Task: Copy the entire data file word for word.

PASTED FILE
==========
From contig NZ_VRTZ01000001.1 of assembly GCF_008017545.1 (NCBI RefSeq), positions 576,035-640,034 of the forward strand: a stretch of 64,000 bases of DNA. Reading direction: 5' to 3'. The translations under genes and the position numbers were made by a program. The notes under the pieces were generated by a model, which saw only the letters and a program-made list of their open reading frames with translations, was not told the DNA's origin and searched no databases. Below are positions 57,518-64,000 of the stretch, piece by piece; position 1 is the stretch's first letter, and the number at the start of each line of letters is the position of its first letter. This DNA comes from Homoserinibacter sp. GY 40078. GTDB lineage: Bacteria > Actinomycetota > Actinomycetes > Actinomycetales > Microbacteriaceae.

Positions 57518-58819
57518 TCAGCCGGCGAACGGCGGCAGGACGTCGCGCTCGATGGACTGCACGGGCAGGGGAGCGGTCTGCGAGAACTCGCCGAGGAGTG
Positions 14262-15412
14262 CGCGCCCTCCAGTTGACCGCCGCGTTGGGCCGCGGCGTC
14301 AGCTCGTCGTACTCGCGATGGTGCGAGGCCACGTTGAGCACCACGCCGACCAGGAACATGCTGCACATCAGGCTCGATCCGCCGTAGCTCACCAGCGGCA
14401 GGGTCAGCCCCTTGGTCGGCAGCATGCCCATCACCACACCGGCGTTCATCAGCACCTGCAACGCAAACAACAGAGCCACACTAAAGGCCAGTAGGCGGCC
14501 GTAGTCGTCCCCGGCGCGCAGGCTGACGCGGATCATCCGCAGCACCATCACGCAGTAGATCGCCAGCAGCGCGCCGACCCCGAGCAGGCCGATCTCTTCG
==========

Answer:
From contig NZ_VRTZ01000001.1 of assembly GCF_008017545.1 (NCBI RefSeq), positions 576,035-640,034 of the forward strand: a stretch of 64,000 bases of DNA. Reading direction: 5' to 3'. The translations under genes and the position numbers were made by a program. The notes under the pieces were generated by a model, which saw only the letters and a program-made list of their open reading frames with translations, was not told the DNA's origin and searched no databases. Below are positions 57,518-64,000 of the stretch, piece by piece; position 1 is the stretch's first letter, and the number at the start of each line of letters is the position of its first letter. This DNA comes from Homoserinibacter sp. GY 40078. GTDB lineage: Bacteria > Actinomycetota > Actinomycetes > Actinomycetales > Microbacteriaceae.

Positions 57518-58819
57518 TCAGCCGGCGAACGGCGGCAGGACGTCGCGCTCGATGGACTGCACGGGCAGGGGAGCGGTCTGCGAGAACTCGCCGAGGAGTG
Positions 14262-15412
14262 CGCGCCCTCCAGTTGACCGCCGCGTTGGGCCGCGGCGTC
14301 AGCTCGTCGTACTCGCGATGGTGCGAGGCCACGTTGAGCACCACGCCGACCAGGAACATGCTGCACATCAGGCTCGATCCGCCGTAGCTCACCAGCGGCA
14401 GGGTCAGCCCCTTGGTCGGCAGCATGCCCATCACCACACCGGCGTTCATCAGCACCTGCAACGCAAACAACAGAGCCACACTAAAGGCCAGTAGGCGGCC
14501 GTAGTCGTCCCCGGCGCGCAGGCTGACGCGGATCATCCGCAGCACCATCACGCAGTAGATCGCCAGCAGCGCGCCGACCCCGAGCAGGCCGATCTCTTCG